Stomping in circles around her room, my 11-year-old struggled for words to express her anguish.
“I’m just so mad at God. Why would God let Chrissy die?”
Chrissy was one of my closest friends whose body finally surrendered after an 18-month battle with terminal cancer at age 45. Our family is quite close to Chrissy and her family, and we had journeyed the 18 months of doctors’ appointments and chemotherapy with them.
Six months prior to her death, Chrissy’s doctors were surprised when a battery of tests indicated her body was cancer-free. The doctors celebrated the power of aggressive chemotherapy; our family celebrated the power of prayer. Chrissy’s healing was the biggest miracle my daughter had ever personally seen.
But four months later, the cancer was back. Two months after that, Chrissy was gone.
As Krista paced in circles around her room, she looked at me with tears in her eyes and asked: “Why would God give us the good news that Chrissy was healed and then let her die? Who would do that? A person wouldn’t even do that!”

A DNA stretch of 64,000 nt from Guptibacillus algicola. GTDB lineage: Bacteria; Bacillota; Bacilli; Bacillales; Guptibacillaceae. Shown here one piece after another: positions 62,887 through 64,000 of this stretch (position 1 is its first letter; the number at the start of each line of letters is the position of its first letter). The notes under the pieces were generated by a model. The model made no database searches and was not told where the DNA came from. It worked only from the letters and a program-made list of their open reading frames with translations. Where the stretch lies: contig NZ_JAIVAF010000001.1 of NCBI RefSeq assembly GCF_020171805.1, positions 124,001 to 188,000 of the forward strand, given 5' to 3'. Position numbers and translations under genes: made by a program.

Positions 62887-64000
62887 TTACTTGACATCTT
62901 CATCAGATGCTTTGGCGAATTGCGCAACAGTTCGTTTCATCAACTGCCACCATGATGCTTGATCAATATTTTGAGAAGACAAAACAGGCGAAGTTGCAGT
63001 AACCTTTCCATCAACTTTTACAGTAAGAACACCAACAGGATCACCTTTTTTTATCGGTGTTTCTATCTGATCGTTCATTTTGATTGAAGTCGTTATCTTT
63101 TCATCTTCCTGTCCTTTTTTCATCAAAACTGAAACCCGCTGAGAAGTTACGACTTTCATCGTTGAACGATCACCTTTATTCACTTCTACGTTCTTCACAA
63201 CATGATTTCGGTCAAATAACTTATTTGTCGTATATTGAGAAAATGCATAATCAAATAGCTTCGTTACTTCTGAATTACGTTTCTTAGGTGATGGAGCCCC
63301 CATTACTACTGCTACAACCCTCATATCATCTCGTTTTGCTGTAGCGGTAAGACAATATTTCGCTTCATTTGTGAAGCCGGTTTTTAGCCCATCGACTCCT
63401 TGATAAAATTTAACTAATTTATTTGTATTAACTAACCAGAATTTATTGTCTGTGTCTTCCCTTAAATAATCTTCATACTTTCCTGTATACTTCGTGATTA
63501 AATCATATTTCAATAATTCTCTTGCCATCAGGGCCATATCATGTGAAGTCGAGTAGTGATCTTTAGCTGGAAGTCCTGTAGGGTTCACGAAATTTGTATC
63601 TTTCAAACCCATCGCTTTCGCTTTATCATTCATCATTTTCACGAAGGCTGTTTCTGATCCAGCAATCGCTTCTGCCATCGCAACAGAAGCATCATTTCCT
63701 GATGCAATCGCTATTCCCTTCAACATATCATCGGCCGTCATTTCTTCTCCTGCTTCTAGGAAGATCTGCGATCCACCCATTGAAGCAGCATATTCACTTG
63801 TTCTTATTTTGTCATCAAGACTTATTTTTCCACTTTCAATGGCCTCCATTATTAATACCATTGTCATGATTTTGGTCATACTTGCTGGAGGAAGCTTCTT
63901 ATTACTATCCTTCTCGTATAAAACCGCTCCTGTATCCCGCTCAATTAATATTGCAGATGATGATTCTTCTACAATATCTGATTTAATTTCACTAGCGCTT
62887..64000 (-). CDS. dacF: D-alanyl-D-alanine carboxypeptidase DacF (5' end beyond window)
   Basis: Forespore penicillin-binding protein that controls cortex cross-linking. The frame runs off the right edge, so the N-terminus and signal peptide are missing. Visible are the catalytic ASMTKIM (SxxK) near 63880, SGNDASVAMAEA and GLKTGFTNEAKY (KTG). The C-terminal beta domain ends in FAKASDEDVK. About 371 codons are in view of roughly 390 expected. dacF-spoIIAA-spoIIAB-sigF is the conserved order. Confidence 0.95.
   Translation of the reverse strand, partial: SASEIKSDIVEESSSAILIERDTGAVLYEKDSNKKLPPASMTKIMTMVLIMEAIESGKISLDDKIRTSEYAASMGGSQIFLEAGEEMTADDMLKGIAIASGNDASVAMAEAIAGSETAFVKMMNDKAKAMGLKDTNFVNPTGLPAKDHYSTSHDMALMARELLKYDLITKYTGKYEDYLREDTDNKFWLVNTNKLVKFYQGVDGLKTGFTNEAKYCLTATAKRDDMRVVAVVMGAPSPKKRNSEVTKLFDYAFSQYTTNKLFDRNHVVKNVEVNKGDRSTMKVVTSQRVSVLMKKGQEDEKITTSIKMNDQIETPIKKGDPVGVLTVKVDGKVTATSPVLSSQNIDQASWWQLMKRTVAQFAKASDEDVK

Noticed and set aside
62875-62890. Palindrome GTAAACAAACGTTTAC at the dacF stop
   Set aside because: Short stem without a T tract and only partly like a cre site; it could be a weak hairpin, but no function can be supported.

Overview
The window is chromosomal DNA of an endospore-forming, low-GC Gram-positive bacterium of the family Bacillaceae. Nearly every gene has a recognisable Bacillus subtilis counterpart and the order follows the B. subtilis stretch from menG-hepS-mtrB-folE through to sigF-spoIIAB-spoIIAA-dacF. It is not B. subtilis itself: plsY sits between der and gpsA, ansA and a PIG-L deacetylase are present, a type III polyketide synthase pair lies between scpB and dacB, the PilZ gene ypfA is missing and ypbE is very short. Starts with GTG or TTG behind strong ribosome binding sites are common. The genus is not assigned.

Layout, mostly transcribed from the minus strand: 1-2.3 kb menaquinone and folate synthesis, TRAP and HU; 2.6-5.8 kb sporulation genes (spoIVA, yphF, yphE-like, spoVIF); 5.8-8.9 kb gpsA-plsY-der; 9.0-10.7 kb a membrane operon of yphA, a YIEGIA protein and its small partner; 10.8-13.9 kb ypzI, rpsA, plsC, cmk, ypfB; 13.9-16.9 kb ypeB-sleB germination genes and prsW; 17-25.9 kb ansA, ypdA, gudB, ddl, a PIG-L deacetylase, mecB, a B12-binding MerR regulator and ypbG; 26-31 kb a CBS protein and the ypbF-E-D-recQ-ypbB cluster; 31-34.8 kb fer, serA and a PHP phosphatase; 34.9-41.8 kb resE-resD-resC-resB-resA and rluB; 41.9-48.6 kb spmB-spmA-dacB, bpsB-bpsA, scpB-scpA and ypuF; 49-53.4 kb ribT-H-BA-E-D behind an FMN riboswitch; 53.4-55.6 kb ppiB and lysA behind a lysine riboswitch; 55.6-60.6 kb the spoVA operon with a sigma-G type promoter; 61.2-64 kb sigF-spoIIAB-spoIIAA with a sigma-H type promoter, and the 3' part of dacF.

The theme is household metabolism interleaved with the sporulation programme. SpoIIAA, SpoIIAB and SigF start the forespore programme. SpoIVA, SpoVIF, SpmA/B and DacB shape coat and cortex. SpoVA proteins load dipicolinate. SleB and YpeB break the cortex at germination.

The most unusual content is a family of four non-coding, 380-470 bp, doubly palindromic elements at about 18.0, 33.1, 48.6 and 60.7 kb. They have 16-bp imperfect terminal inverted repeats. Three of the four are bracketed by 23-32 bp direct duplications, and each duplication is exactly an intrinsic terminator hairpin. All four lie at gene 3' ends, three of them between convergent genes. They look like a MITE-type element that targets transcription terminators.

Can Our Kids' Tough Questions Build Their Faith?
As I sat on the edge of her bed, I knew Krista was at a crucial faith juncture. My initial response that night—and the ongoing dialogue I had with her for the next few months—would impact whether her tough questions were faith builders or faith busters.
Research indicates almost 50 percent of youth group seniors drift from God and the church after graduation. To try to understand why this is, and what families and congregations can do about it, the Fuller Youth Institute studied more than 500 youth group graduates and 50 families to identify what builds faith that lasts, or what we call “Sticky Faith.” Our research reveals that our kids’ tough questions about God and faith can be faith builders—if we handle them correctly.
The Danger of Unexpressed Doubt
While parents often worry their kids’ doubts are “wrong” or “sinful,” our research brings a counter perspective. In our study of 500 students, young people who feel the freedom and have the opportunity to express their doubt actually have greater faith maturity than those who don’t.